Like the rest of the world, the coronavirus (COVID-19) pandemic has thrust the United States into an unprecedented public health crisis. Companies and government agencies have sent countless numbers of personnel to work from home — or not at all — to reduce the risk of spreading infection. The exceptions have been the essential employees — those who work in jobs that provide critical services to the public. So, the question looms: Are workers’ compensation benefits possible if you develop COVID-19 on the job?
Here are 10 key facts that all South Carolinians should know about workers’ compensation and the coronavirus.
Most South Carolina employees are entitled to workers’ compensation.
Businesses with four or more regular or full-time employees are required to carry workers’ compensation insurance in South Carolina. Certain categories of workers are not covered under the state Workers’ Compensation Act, including railroad workers, federal employees, agricultural workers, and casual employees.
Obtaining workers’ compensation benefits depends upon proving that an injury or illness is job-related.
South Carolina law defines an occupational disease as one that arises out of and during the course of employment due to hazards specific to the job in which the employee works. Contagious diseases that happen in ordinary life (e.g., the flu) are excluded. With COVID-19, employees will need to prove that the likelihood of their exposure to the coronavirus at work was greater compared to the unknown amount of exposures they may have had outside of the job.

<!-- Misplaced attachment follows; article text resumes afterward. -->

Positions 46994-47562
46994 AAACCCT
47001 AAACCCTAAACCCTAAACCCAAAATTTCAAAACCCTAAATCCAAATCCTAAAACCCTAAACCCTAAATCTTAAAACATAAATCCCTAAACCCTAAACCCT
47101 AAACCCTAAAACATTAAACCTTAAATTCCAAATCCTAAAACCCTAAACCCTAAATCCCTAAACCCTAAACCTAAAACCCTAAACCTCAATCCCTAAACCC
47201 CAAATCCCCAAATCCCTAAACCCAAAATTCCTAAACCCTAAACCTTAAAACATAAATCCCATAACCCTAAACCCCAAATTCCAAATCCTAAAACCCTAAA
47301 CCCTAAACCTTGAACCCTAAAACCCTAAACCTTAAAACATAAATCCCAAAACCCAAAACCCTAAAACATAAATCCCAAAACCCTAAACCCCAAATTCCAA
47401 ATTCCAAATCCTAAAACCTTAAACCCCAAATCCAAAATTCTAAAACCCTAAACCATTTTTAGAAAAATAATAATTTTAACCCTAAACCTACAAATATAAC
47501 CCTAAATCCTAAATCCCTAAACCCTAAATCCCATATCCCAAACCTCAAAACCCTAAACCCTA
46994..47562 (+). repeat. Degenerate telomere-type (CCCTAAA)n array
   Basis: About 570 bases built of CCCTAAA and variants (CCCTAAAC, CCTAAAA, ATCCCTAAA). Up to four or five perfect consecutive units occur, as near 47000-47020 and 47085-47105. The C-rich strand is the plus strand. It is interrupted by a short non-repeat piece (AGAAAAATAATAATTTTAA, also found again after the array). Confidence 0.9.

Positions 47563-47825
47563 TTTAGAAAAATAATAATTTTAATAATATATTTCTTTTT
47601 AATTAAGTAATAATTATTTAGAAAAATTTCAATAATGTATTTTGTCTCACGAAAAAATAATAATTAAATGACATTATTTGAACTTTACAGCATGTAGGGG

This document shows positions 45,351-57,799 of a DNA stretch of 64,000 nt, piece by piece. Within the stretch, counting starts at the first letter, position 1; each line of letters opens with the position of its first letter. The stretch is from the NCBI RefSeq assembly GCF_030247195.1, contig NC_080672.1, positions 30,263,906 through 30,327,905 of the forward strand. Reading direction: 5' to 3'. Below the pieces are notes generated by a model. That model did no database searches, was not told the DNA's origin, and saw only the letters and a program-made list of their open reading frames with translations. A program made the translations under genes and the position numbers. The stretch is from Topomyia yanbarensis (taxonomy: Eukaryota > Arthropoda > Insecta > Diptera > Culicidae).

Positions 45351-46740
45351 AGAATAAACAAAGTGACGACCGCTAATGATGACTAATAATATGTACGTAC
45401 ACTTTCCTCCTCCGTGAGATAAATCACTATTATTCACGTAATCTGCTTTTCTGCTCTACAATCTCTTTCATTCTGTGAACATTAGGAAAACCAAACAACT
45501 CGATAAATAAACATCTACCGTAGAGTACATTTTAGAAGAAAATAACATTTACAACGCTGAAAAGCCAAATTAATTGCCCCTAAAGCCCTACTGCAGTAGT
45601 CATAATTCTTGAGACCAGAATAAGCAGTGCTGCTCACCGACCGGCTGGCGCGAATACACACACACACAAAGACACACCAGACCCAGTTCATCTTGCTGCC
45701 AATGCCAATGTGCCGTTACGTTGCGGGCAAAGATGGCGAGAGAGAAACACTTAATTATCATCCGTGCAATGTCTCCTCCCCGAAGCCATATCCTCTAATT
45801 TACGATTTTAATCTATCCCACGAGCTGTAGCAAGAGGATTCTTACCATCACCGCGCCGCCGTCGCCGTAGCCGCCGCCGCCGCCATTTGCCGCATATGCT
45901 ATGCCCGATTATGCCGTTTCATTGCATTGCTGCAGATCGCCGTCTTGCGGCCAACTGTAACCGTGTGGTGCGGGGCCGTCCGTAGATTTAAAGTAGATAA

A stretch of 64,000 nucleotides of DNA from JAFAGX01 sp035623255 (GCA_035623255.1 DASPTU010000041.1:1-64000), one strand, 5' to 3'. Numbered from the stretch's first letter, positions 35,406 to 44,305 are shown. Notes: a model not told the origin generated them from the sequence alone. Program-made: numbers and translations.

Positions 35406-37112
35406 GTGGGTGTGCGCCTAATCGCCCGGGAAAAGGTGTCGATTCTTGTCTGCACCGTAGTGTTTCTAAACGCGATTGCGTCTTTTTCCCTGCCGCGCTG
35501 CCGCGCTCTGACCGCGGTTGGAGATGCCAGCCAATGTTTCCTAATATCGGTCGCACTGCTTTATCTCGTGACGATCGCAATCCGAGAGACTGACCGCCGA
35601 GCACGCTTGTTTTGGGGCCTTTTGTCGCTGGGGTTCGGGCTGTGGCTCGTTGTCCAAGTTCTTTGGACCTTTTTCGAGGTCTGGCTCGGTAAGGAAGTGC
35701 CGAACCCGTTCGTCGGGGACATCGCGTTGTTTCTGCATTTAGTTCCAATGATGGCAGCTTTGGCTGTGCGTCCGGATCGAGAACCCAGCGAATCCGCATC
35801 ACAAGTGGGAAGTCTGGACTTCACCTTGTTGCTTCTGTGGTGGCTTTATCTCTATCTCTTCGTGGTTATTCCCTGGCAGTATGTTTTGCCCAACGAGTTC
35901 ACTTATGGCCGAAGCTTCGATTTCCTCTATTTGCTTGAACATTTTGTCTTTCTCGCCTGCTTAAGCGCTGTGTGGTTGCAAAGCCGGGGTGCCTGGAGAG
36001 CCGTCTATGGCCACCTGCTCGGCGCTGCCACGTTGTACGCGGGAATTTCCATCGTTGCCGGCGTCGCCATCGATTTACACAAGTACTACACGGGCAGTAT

Getting workers’ compensation does not require you to prove someone is at fault.
The South Carolina workers’ compensation system is not fault-based. Medical care, partial wage replacement, and other benefits are available as long as employees can show they were performing job duties that would more likely than not have exposed them to the coronavirus. However, in exchange for these no-fault benefits, employees generally lose the right to file a lawsuit against the employer for negligence.
There may still be instances when it’s possible to file a lawsuit on top of a COVID-19 workers’ compensation claim.
Employers who carry workers’ compensation insurance are typically immune from lawsuits under South Carolina law. However, you might be able to sue negligent third parties who exposed you to the coronavirus. For example, if you delivered essential supplies to a facility that did not follow mandatory disinfecting protocols, you may have a valid COVID-19 lawsuit.
Compensation from a lawsuit can include money for pain and suffering and other noneconomic losses that cannot be obtained through workers’ comp alone. Consulting with a knowledgeable workers’ compensation lawyer is vital to maximize the amount of money you could potentially recover.
Independent contractors cannot obtain workers’ comp for COVID-19, but they may have other legal options.